Word up! George of Japan here talking about
more Japanese TV. About a week ago, I
was watching Beat Takeshi’s TV Tackle
special which was about stuff on the
Japanese dark web. And I thought, “This might
be interesting to talk about.” So let’s
jump on down to the first dark message
Yeah, I’m still using notes. A bicycle, ice,
and vegetables. Can you guess what
If you guessed illicit drugs, you’re
right. I can kind of guess what two of
those are, but what the heck is a bicycle? The
show decided to investigate and contact
the seller. Oh, I should introduce this
guy. He’s no crime investigator; he’s a
comedian. And he’s about to call a drug
dealer. The conversation sounded like a
comedy sketch! What’s a bicycle? Coke. And the
numbers? Price. Is this per gram? Yes.. What
is this!? Are you buying or not!? Sorry
sorry. It’s–it’s my first time doing this.
What do you recommend? I ain’t got no
recommendation! Are you buying or not? So,
you don’t use anything you sell? Hell no!
I just sell it. That’s not good…
What’s not good?! Selling them, using them?!
Both. Who is this?! Are you stupid or
something!? No, I’m not stupid. I just think
you should stop selling this stuff. Oh
yeah, you’re stupid. Later loser.
I’m not joking that’s seriously how the
call went. This guy’s awesome! Japanese TV
at its best! The next post was about
an ambiguous job posting.
Our comedian called the number but was
turned down due to his lack of English
ability. The show then contacted Michael
Tomioka to make the call.
He proved his English ability, and the
recruiter revealed that this was a con
artist job. He was to take on the role
of Andrew, the head of a foreign bank in
an elaborate scam to swindle old people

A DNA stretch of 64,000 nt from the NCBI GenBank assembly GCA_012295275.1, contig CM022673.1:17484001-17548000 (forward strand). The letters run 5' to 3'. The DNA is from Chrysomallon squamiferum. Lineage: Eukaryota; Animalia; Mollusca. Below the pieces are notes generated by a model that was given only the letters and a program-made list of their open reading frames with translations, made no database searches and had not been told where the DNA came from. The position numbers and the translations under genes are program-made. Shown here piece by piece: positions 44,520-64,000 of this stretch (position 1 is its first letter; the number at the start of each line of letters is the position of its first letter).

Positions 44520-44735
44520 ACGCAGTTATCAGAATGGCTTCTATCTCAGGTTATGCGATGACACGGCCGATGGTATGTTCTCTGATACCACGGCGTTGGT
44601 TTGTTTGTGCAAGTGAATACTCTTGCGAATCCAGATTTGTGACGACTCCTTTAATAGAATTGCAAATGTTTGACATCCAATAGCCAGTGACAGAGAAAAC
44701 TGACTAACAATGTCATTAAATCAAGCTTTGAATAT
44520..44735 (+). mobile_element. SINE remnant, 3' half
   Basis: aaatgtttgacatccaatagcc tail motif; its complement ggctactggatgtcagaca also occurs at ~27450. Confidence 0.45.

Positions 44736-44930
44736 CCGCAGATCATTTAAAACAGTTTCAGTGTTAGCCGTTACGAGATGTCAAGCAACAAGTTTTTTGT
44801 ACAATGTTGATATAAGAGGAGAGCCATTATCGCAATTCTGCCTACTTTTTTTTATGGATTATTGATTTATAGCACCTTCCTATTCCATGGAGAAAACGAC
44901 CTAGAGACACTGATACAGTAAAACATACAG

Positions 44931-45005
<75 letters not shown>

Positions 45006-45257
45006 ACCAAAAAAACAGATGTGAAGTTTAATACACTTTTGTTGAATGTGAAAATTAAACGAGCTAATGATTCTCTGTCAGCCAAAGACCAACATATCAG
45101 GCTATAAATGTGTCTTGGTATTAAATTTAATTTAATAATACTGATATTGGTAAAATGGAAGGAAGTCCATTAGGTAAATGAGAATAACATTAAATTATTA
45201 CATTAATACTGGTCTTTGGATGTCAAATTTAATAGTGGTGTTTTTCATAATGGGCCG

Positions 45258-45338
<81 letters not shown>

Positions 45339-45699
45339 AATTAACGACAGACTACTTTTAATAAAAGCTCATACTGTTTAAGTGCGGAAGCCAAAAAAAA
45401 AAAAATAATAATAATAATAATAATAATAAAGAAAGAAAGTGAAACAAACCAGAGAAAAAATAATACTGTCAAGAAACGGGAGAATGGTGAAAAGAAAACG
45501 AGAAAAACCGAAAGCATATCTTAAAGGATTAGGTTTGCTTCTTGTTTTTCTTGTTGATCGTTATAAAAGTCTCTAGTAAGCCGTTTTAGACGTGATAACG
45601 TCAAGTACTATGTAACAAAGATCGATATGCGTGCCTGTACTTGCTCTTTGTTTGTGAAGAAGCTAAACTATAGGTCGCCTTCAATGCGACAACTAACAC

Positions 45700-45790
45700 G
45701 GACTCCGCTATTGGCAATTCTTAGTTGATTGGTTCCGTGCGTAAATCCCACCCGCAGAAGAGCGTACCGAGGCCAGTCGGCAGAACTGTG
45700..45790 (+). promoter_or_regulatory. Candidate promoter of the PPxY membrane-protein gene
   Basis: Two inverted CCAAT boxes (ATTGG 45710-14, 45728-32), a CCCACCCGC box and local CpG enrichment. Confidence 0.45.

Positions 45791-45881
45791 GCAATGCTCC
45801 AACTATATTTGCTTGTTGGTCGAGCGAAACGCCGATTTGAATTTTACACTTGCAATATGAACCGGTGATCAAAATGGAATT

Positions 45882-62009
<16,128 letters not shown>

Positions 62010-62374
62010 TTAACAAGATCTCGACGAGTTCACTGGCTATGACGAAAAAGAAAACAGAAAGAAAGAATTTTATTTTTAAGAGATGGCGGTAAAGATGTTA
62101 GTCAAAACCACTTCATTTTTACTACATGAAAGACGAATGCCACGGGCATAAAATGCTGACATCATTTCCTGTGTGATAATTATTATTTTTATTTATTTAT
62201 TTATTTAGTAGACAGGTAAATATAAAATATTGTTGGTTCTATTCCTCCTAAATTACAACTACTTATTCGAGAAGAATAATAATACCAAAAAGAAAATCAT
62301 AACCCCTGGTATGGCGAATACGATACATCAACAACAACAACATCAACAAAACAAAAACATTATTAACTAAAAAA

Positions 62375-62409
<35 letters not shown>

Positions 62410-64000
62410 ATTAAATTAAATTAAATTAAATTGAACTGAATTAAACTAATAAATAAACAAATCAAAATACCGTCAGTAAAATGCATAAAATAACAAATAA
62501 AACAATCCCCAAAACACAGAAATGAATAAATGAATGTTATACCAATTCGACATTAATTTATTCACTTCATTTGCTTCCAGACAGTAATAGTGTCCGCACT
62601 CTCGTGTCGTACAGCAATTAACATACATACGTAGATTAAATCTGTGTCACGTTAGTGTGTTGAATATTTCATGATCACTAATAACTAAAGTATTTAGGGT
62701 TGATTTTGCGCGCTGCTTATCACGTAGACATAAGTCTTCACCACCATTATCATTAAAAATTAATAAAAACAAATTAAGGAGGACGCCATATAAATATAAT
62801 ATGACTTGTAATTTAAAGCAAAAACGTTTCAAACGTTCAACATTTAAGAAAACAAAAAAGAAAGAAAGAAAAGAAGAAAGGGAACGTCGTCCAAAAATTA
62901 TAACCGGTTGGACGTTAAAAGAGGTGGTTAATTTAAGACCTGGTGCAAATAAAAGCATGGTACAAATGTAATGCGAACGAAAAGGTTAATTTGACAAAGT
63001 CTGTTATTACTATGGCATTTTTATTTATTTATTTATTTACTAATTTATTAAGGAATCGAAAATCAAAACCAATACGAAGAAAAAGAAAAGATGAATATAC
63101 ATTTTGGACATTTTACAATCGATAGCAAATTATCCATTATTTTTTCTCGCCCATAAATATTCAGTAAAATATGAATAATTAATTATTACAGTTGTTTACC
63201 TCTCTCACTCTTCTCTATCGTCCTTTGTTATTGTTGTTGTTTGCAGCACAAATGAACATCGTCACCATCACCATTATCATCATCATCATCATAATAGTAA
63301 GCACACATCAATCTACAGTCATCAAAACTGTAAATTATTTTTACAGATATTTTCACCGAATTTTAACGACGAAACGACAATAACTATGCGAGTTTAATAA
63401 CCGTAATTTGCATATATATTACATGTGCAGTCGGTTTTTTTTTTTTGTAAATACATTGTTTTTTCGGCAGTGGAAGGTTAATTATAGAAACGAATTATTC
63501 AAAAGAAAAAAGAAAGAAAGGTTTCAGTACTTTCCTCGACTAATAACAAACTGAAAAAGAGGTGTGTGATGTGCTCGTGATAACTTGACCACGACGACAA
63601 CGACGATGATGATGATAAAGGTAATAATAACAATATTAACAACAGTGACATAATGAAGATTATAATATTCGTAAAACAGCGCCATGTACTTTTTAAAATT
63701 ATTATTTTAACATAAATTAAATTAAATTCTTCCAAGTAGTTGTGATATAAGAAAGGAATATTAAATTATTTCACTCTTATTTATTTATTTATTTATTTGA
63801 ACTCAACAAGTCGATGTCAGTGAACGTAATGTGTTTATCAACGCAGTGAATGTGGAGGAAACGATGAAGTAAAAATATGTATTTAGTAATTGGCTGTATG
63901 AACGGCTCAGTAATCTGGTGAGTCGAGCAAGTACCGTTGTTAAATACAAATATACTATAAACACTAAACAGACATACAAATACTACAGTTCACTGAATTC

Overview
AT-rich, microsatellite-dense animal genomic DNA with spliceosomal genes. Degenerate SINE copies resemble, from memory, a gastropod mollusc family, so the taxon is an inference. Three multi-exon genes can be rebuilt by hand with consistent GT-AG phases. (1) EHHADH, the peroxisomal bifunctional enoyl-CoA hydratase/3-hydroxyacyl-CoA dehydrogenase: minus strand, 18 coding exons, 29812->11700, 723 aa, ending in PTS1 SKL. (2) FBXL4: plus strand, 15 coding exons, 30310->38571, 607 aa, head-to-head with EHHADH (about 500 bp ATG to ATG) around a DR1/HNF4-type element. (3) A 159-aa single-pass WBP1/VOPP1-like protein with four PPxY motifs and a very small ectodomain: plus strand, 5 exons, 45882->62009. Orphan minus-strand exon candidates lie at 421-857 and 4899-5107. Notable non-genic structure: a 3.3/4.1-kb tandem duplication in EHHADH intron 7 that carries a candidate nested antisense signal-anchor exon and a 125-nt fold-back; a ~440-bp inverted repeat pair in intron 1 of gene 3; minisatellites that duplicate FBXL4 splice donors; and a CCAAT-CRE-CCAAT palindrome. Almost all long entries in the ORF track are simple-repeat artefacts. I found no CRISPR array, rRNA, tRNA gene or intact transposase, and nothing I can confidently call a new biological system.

out of money. Upon success, he was told
his cut would be 30 million yen!
I guess this dart recruiter felt Michael
had a lot of potential and he started
telling him about other jobs. Dealer at
an underground casino. If you can stand
working with Yakuza and the like, its 60,000
yen a day. The next job he offered was a
big one. In Japanese it’s called
Kuro Katsuo Ipponduri. Roughly translated, it’s
fishing for a black bonito. Any idea what
it is? Well in the Japanese underworld, it
means to steal a huge amount of money
from a criminal. He was told that he
would be stealing from the vault of a
delivery health service–Don’t want to
talk about that… The last job he offered
was advertised as being totally legit.
Crab fishing. The boat leaves at the
beginning of October. You fish for crabs
for one month. Later the show discovered
that the crab hunting season is November,
so of course this is illegal. He was told
that he would be cut a check for a
million yen once he boarded the boat, and
I guess there was a possibility for
sales bonuses. Oh that’s right! There was
another job specifically for women.
This was another con job to swindle bank
information from the elderly. The dark
recruiter said women just seem more
trustworthy. What I found most shocking
about this job was how attentive this
criminal was to working women’s needs.
Are you married? Kids? I bet your husband
expects you to cook breakfast and clean.
So let’s see if we can get you conning
in the early morning to afternoon,
so you can get back and take care of
your kids. Oh and I wouldn’t recommend
doing this for a long period of time
people will remember your face, and cops
will eventually find you. But I can find
you different scams. I think it’s pretty
sad when you compare it to how many
companies treat their female employees
currently in Japan. Oh you’re pregnant? So
when are you quitting? I was bewildered
that the show actually made contact with
criminals directly but also surprised by
how civil some of them seemed. Anyway, I
hope you enjoy this little dip into the
underworld of Japan. Have a glorious day!